EHS and facility managers who buy safety equipment and systems want to save money whenever they can. So, whether they are shopping for rooftop guardrail, a horizontal lifeline or a wall-mounted access ladder, they want to secure the best price.
Taking a moment to examine the total, installed cost, however, may be quite revealing when the safety item is a roof access ladder. Because part of your total cost is labor required to permanently mount a fixed-in-place access ladder, any in-field alterations or installation complications can drive costs significantly higher than expected.
OSHA Regulations Drive Correct Mounting
Seven inches – that’s the magic number. Your ladder MUST be mounted so that there is at least 7 inches of clear space (to allow for a climber’s feet) between the back of the ladder and the building OR ANY OBSTRUCTION ON THE BUILDING. Pay particular attention to that last part.
To align with the 7” OSHA distance requirement, ladder manufacturers weld stand-off mounting brackets exactly 7 inches from the ladder rail.
In the real world, whether a fixed access ladder will be mounted to a tank wall, exterior of a building, or an interior passageway under a roof hatch, there are likely to be physical obstructions that can’t be moved. Ducts, wiring raceways, junction boxes and the like don’t necessarily make themselves apparent until an ironworker mounting a ladder needs to make in-field adjustments to provide the needed 7” of clear space behind the ladder rungs.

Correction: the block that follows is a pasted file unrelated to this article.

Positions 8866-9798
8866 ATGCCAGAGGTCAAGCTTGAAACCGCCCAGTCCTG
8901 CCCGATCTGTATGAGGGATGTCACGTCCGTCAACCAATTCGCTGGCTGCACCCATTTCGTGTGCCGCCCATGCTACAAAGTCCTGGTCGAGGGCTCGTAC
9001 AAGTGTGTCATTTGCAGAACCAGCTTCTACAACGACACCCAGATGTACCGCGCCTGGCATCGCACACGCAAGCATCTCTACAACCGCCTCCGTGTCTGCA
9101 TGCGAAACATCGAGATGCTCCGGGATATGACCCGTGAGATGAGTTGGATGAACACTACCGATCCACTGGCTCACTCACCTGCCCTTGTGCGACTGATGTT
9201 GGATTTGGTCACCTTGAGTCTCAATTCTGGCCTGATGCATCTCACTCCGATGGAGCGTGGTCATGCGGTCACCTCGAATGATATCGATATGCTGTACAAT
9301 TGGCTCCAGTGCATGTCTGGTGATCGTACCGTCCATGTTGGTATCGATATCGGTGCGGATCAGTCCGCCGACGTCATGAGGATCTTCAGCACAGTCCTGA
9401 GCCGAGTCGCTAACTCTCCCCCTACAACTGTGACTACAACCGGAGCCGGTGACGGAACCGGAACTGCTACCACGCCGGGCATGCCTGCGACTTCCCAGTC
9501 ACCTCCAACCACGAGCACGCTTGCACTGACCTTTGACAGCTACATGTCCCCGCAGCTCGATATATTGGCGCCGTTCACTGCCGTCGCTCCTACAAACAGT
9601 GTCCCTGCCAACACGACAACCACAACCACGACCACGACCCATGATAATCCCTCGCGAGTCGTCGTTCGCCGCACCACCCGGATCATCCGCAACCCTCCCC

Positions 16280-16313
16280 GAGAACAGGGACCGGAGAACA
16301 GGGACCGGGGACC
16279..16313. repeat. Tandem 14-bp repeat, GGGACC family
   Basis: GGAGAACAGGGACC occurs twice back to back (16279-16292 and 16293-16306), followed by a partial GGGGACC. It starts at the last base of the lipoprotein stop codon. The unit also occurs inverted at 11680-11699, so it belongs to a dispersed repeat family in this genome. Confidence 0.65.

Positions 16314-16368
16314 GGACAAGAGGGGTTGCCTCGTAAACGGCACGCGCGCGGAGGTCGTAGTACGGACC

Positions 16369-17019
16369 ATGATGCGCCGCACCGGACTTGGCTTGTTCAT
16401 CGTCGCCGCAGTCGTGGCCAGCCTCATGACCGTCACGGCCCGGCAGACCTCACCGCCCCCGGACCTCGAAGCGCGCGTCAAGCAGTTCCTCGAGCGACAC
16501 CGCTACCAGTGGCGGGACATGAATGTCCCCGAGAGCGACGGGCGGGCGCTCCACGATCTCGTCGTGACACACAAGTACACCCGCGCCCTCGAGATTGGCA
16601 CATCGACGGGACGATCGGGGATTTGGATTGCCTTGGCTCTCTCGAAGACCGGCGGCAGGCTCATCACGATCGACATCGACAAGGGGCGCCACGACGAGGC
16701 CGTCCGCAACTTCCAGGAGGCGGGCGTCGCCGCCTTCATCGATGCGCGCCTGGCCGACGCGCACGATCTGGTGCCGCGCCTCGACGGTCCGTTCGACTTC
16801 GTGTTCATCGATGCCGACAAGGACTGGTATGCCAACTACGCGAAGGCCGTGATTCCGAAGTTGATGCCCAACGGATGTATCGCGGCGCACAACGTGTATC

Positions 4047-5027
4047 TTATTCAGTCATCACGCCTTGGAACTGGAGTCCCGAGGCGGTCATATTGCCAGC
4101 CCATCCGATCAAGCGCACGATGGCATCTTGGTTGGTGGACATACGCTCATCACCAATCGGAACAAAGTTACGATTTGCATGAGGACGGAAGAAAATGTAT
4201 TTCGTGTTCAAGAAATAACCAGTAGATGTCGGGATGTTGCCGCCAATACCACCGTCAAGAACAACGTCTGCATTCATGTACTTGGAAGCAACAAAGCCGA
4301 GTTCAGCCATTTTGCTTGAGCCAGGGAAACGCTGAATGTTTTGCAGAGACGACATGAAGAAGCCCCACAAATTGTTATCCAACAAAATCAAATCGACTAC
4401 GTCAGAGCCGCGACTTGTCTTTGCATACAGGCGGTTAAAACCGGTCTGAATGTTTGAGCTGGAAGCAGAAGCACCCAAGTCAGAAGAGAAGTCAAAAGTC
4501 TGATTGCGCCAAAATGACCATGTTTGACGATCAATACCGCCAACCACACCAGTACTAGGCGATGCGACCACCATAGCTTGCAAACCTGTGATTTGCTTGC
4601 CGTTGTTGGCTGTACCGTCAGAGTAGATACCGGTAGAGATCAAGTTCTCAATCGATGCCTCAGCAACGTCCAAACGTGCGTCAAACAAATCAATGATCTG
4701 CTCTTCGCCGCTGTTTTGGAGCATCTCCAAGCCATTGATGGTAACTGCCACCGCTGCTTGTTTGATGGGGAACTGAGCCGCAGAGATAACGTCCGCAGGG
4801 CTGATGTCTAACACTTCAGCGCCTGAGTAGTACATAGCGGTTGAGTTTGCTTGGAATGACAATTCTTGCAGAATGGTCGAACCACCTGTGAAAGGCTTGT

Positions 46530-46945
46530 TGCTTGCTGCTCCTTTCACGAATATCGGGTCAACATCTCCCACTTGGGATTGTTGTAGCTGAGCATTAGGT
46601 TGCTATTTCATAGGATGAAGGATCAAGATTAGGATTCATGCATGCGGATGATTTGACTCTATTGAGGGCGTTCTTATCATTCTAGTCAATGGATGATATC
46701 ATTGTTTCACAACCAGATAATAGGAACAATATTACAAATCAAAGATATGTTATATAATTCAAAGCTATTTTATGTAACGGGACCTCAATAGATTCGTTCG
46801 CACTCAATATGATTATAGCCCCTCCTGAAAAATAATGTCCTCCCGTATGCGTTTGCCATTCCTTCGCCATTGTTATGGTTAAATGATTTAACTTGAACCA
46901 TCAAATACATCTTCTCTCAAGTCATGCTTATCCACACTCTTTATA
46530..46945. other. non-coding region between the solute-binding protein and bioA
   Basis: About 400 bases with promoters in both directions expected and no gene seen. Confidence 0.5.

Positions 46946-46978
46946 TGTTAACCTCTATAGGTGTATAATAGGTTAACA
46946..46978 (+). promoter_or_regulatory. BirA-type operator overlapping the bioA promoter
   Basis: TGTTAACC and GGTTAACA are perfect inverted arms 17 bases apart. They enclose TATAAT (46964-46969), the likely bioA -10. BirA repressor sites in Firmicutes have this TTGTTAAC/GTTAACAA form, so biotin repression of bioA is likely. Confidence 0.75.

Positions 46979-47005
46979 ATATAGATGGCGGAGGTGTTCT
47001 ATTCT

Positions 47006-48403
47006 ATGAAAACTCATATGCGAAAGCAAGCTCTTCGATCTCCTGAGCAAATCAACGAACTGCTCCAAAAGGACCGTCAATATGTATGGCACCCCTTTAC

In-field Adjustments Cost Time and Money
Until Diversified Fall Protection introduced the EZ Series Ladders – believe-it-or-not – the “solution” to clearing these obstructions, was to cut off the stand-off mounting hardware, fabricate new, longer mounting attachments and weld those to the ladder in the field. Not only wasteful, this takes an installer a significant amount of time; that time costs the project owner money.